FIG. 1 is an isometric end view of a portion of a barrier in accordance with the invention.
FIG. 2 is an isometric end view of the opposite end of a similar barrier or the same barrier in accordance with the invention.
FIG. 3A is a sectional view of the portion shown in FIG. 1 along section plane I--I.
FIG. 3B is a section of the portion shown in FIG. 2 along section plane II--II.
Considering first FIG. 1 and 3A, there is shown a portion of a concrete traffic barrier 4 shaped in the conventional manner to deflect traffic. A trough member 5 is cast into the end of the barrier during the casting process. Stirrups 6a, b and c are welded to the trough 5 and imbedded in the concrete during the pouring process. The side of the trough which faces outward has a slot designated 7 provided with tapered entrances top and bottom produced by the angle cuts at 8 and 9 in the upper end and 10 and 11 in the lower end of the slot. One or more rebars such as rebar 12 are hooked onto the stirrups 6 and continue through the whole length of the barrier.
Turning now to FIGS. 2 and 3B, the opposite end of the same barrier or a similar barrier is shown consisting once more of the precast concrete body 4 and, imbedded in the end of the body, is a section of I-girder 13 with its inner flange 14 imbedded in the concrete and its outer flange 15 protruding from the concrete and held in this position by a web 16 of the I-girder. A plurality of stirrups 17a, b and c are fastened to the inner flange 14 and imbedded in the concrete during the casting process. The upper and lower portions of flange 15 are tapered as shown by cutting off the corners at 18 and 19 at the upper end and 20 and 21 in the lower end. The rebar 12 is shown hooked onto the stirrup 17b.
As shown in section in FIG. 3A, the trough 5 is of essentially rectangular cross-section with a slot 7 in its outer surface, the slot 7 is somewhat wider than the web 16 of I-girder 13.
During installation, the barrier 4 is lifted by means of suitable slings and one end of the barrier is presented to the mating end of the adjacent barrier. If, for example, the end shown in FIG. 1 is on the barrier being lifted, the adjacent barrier will have an end as shown in FIG. 2, or conversely, if the barrier having the end as shown in FIG. 2 is the one being lifted, it will be presented to the end of a barrier such as that shown in FIG. 1. The barrier can now be lowered and the tapered ends of the trough or flange will guide the web of the I-beam correctly into the slot of the trough. The barrier may now be lowered until two portions are completely interlocked. In this manner, a series of barrier components may be joined end to end and the barrier built up as desired.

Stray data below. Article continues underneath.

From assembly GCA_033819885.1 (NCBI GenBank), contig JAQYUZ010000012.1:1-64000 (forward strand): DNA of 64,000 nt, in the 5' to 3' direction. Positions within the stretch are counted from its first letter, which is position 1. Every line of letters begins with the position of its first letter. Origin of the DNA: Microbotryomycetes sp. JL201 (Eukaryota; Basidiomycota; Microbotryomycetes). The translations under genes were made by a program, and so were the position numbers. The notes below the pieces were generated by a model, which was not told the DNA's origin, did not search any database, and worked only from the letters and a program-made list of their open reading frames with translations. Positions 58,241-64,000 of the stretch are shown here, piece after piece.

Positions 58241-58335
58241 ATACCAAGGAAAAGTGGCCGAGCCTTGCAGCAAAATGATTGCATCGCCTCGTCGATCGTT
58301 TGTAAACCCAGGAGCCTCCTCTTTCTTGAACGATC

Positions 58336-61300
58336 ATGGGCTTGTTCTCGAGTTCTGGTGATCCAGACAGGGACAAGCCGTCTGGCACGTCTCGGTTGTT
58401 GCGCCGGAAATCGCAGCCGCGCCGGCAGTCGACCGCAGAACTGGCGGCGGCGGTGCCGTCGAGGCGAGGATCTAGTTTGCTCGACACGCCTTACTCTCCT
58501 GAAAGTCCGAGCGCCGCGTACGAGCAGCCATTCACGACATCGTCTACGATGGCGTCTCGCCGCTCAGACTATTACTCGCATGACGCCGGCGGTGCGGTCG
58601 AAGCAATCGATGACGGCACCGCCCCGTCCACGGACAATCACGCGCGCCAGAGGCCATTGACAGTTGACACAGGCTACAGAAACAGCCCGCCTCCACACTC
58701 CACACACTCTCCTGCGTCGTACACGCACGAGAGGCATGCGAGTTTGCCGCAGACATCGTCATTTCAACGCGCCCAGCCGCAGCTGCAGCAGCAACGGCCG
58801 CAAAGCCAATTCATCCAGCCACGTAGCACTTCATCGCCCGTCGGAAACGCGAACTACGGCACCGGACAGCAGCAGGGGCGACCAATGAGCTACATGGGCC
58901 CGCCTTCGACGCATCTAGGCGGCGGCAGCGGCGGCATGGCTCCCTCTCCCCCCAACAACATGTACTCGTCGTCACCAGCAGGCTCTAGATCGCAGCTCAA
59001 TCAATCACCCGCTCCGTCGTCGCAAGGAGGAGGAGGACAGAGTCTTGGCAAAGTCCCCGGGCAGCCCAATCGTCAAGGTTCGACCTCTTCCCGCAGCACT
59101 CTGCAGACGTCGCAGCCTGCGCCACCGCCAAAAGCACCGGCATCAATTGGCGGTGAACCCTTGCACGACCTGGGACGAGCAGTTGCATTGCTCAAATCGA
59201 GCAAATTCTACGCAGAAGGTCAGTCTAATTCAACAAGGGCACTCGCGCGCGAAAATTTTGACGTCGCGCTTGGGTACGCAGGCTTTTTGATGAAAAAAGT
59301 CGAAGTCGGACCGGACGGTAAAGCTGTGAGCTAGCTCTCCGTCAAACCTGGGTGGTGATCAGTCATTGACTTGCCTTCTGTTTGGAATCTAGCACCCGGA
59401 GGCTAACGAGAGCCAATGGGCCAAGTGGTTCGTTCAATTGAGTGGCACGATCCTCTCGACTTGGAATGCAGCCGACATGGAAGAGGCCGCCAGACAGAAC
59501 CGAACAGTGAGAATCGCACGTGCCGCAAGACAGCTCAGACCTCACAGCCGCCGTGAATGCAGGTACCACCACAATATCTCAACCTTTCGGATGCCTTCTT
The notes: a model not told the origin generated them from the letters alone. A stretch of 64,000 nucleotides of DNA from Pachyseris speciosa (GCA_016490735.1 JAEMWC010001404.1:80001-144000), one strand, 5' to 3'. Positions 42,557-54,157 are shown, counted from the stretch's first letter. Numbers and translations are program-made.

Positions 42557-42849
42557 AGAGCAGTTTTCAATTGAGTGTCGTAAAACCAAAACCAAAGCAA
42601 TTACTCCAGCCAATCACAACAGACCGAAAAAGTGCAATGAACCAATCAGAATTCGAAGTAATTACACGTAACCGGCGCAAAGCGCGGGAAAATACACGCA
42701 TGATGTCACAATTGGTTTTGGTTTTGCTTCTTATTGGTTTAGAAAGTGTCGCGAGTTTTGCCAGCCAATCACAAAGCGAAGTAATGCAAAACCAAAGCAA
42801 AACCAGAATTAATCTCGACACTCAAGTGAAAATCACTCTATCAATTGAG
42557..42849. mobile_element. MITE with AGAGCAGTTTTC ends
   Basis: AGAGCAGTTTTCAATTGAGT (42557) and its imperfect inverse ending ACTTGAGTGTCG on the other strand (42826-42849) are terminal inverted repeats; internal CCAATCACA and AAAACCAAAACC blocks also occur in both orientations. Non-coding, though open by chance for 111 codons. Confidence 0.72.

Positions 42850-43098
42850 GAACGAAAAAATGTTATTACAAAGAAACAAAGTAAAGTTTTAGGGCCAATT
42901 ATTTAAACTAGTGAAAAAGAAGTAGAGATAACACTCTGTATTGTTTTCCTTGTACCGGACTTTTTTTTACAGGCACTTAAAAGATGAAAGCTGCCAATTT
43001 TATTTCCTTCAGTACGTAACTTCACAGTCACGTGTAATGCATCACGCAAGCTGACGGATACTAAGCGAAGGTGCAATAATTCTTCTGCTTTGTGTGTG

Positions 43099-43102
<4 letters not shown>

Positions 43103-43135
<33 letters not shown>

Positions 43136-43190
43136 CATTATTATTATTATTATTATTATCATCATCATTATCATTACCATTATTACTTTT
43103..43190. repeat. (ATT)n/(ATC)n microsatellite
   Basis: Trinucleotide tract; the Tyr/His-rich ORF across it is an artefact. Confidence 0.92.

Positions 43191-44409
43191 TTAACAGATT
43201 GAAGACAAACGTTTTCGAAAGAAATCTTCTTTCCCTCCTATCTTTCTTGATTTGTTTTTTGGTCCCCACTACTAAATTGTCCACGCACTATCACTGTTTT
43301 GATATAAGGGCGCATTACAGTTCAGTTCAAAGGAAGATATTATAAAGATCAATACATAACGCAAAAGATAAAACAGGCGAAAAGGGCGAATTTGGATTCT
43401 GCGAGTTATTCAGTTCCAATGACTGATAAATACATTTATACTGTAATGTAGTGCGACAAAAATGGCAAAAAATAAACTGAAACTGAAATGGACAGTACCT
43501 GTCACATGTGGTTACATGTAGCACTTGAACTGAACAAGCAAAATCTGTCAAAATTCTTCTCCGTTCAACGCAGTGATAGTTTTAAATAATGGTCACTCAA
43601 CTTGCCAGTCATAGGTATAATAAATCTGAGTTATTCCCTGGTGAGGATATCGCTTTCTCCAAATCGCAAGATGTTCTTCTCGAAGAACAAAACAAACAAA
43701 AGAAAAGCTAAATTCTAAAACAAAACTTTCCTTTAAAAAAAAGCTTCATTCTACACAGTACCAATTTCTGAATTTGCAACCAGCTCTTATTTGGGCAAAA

In the event that the barrier has to be moved or a damaged section removed, the barrier may be lifted by means of suitable slings and any section of the barrier can be lifted since the web 16 of I-beam 13 will pass completely through the slot of channel 5. It does not matter which section is lifted first because the slot is open at both ends and the flange 15 is open at both ends.
The specific width of slot 7 in proportion to the web 16 must be sufficient to permit easy assembly and also to permit some misalignment of the sections so that the barriers may be arranged in non-linear arrangement where, for example, a barrier is progressing around a curve. Similarly, the projection of the flange 15 beyond the surface of the barrier, i.e. the proportion of the web designated "d" in FIG. 3B, will also be determined so that the barriers may be placed completely in touch with each other without the flange 15 striking the back of trough 5 and, at the same time, may be displaced somewhat, so without flange 15 engaging the front of trough 5.
Typical dimensions for the various components might be as follows: the trough 5 can be fabricated by cutting a slot in a standard 4×4 rectangular tube, the slot may be between 1 and 11/2 inches wide. Typically, the I-beam would have the dimensions of about a 5 inch web and flanges about 3 inches wide. The thickness of web will be in the neighbourhood of 1/2 inch. The overall length of the trough for a standard height barrier will be in the neighbourhood of 27 inches, while the I-beam flange may be less, for example, about 18 inches. The dimensions provided are, of course, examples only and apply to particular sizes of barriers. The dimensions are important primarily to ensure that the coupling members are rugged and not subject to easy damage during assembly and disassembly and provide sufficient play so that the barriers may be misaligned to enable the barriers to be placed around curves as required.
It should be understood that preferably the trough- and the I-beam are fabricated from standard rolled products which will minimize not only the expense of manufacture, but also dangers and expenses involved in fabricating, for example, by welding flanges onto webs. The simplicity of the intercoupling members is such that they may conveniently be manufactured from standard rolled products simply by cutting off portions of the product. The only assembly required is the addition of the stirrups which are imbedded in the concrete and not subject to impact.
A barrier is formed by placing trough 5 at one end of a suitable form and holding it in place and similarly mounting I-beam section 13 at the other end of the form and holding it in place. Suitable rebars may then be connected, such as rebar 12, between the stirrups 6 and 17 to provide increased tensile strength to the barrier in a known manner. Concrete may then be poured into the form and permitted to harden after which the barrier may be removed from the form and cured in a desirable manner.
While certain dimensions have been suggested, the particular specifications for the various components, both the metal components and the concrete, will vary depending on the particular application, but their selection will be obvious to one skilled in the art.